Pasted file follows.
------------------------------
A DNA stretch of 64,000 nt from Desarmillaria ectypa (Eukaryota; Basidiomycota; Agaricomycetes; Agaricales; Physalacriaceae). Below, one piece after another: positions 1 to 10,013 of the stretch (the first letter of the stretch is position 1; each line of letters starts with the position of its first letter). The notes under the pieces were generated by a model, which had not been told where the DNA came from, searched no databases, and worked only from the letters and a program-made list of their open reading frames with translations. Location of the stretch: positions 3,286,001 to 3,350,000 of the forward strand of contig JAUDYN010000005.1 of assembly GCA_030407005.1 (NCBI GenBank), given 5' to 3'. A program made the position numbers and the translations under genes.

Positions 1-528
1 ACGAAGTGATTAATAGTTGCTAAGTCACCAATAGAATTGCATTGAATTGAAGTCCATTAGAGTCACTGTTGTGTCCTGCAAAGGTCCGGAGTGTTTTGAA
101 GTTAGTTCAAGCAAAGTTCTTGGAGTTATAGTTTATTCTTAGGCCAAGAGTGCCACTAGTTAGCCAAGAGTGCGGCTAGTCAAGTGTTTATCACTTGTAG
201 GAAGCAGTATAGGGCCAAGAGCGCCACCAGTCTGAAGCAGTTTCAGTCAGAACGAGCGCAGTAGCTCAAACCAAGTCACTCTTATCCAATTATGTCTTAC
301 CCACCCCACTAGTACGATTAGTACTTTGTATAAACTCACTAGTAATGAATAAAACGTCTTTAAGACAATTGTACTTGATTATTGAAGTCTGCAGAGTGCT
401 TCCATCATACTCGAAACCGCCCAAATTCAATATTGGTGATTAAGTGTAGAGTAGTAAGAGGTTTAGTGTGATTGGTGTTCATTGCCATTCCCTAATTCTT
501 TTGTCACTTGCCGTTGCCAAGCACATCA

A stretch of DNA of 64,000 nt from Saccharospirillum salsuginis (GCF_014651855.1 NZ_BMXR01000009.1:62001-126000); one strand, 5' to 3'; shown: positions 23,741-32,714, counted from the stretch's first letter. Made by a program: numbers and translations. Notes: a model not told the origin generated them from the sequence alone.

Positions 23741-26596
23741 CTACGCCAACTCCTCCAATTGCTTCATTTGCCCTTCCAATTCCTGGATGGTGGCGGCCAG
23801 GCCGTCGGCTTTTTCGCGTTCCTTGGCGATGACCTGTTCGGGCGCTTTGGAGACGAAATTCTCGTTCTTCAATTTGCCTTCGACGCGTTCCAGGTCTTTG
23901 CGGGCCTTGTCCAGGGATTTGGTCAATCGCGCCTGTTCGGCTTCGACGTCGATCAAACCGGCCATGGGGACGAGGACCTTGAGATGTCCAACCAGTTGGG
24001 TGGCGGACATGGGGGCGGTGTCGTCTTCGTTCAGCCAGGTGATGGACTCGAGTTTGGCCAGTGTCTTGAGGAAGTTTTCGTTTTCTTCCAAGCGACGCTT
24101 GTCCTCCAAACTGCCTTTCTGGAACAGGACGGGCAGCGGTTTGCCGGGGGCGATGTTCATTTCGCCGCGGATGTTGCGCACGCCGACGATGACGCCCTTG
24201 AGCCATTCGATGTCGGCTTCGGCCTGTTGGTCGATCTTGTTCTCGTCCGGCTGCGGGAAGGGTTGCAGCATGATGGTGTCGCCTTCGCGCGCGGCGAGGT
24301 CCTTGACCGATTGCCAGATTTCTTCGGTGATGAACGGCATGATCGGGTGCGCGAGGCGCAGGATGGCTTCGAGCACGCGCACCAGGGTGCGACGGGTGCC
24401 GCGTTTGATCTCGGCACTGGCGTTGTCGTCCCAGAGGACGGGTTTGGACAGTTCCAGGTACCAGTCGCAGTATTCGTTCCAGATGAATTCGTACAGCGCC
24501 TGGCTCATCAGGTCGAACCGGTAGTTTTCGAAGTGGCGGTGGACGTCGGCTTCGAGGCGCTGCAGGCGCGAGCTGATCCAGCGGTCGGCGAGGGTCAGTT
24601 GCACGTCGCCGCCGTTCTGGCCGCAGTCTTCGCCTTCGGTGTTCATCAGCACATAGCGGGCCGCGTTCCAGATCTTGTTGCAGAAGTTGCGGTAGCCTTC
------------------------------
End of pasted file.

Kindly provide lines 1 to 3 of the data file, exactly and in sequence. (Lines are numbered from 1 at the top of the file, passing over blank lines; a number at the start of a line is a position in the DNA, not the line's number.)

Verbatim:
A DNA stretch of 64,000 nt from Desarmillaria ectypa (Eukaryota; Basidiomycota; Agaricomycetes; Agaricales; Physalacriaceae). Below, one piece after another: positions 1 to 10,013 of the stretch (the first letter of the stretch is position 1; each line of letters starts with the position of its first letter). The notes under the pieces were generated by a model, which had not been told where the DNA came from, searched no databases, and worked only from the letters and a program-made list of their open reading frames with translations. Location of the stretch: positions 3,286,001 to 3,350,000 of the forward strand of contig JAUDYN010000005.1 of assembly GCA_030407005.1 (NCBI GenBank), given 5' to 3'. A program made the position numbers and the translations under genes.

Positions 1-528
1 ACGAAGTGATTAATAGTTGCTAAGTCACCAATAGAATTGCATTGAATTGAAGTCCATTAGAGTCACTGTTGTGTCCTGCAAAGGTCCGGAGTGTTTTGAA